Another interesting development in the region was the recent tensions between Bangladesh and Myanmar. The maritime boundary issue had loomed large on the scene as casus belli, the cause of possible war being Myanmar’s claim on nautical territory which Bangladesh considers its own. India has similar claims on the waters in the bay, territory rich in mineral resources. But as Indian influence grew in Myanmar and even the US took a softer stance regarding the Myanmar military junta, the border tensions defused. Some regional experts feel that India had stepped up pressure on Bangladesh, even through Myanmar, but released the pressure as it was getting what it wanted. Others see US intervention, as it has its eyes riveted on the oil and gas blocks in the bay and Bangladesh is its best bet.

Meanwhile, within Bangladesh itself, discontent brews. Nationalist forces are going blue in the face crying foul over the deals with India. Their slogans about Bangladesh being sold out may sound like a broken record of clichés, but when the business community begins to protest, it is time to take notice.

The trade deals and business agreements between India and Bangladesh have not made the business community happy this side of the border. There is a distinct sense of apprehension that the domestic market is going straight to the hands of Indian businessmen and industrialists. As it is, Bangladesh’s poultry sector has been hit hard. If other sectors follow suit, the discontent may be manifest in more vocal and violent terms.

Dilemma over democracy
Despite degrees of dissatisfaction here and there, all seems to be going hunky dory particularly where the US-India collaboration is concerned. And the present government in Bangladesh, already in India’s good books to all apparent appearances, seems also to be winning kudos from the American side too.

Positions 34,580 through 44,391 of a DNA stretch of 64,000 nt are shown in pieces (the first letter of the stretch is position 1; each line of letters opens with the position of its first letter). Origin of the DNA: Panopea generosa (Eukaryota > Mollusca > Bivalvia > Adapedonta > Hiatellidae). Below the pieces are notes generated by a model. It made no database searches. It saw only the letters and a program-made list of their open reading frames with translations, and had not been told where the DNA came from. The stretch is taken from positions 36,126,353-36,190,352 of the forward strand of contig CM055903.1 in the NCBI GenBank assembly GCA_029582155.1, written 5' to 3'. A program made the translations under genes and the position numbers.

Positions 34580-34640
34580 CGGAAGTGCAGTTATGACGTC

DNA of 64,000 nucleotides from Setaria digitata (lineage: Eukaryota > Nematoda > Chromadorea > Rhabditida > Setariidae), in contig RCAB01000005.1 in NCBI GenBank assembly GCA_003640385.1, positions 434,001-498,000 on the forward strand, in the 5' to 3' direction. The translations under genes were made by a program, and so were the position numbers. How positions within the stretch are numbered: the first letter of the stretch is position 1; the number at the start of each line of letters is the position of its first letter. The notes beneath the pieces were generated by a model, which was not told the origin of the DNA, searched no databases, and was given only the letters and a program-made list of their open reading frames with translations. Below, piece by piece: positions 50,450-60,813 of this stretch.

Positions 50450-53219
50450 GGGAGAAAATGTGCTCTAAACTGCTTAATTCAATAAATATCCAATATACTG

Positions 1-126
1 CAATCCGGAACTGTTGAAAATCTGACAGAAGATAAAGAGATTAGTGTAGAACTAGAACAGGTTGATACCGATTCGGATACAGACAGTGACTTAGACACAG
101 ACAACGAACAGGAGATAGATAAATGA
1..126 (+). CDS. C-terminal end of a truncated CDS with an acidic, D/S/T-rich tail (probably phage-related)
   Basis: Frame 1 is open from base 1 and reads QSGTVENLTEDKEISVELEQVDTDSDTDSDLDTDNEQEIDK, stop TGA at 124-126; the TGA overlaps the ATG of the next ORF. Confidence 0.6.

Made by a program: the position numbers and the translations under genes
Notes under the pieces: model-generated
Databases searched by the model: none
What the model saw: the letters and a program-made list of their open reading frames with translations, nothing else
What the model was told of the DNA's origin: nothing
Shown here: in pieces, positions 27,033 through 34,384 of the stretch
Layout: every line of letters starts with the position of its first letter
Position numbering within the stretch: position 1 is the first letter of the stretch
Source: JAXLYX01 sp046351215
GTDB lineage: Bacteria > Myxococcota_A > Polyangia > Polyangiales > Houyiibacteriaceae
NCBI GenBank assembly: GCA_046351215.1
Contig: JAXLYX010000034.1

However, the US has one particular concern and that is the matter of democracy. Whether through war or peace, the US has always prided itself as the champion of democracy. So when it comes to Bangladesh, it will be vigilant in its watch on democratic practice in the country.

But just how is democracy faring in Bangladesh? Antagonism continues to brew between the ruling party and major opposition BNP. BNP remains away from the parliament and the government is hardly offering them an olive branch. In the meantime, government quarters talk of a ban on religion-based politics, meaning a blow to Jamaat-e-Islami. A prohibition on Jamaat may well lead to an aggressive outburst. It won’t take much for its younger activists to turn from moderation to militancy.

The US will not condone any such detraction from democracy. It has always maintained that if democracy is to survive, a robust opposition must be allowed to flourish. But will the Awami League government allow a forceful opposition to grow? And how will India view a consolidated nationalist opposition waiting in the wings for the next election? Analysts say that they would want to see the present government at the helm for another term at least, to ensure a continuity of their agenda implementation. But what about the US determination for democracy?

Despite the intentions and the agenda, there is no foolproof guarantee that all will go according to plan. After all, “the best laid schemes of mice and men” are often known to backfire.

Wednesday, January 20, 2010

Bangladesh's secularism under Islam remaining as state religion


Secularism was one of the four pillars on which the independent Bangladesh was founded after its liberation from Pakistan in 1971. But this pillar crumbled after the murder of the founder president of Bangladesh, Shaikh Mujibur Rahman on August 15, 1975.

When Zia-ur-Rahman became president, he introduced the Fifth Amendment in the constitution of Bangladesh. This amendment legitimised all governments that had been in power following the coup of August 15, 1975, until April 9, 1979, including the late President Zia-ur-Rehman’s ascension to the presidency. It also legitimised “Bismillah-ar-Rahman-ar-Rahim” in the preamble of the country’s Constitution, and ratified over a hundred military proclamations and orders. Subsequently, when General Ershad became president he brought in Eighth Amendment to the constitution and declared Islam as state religion.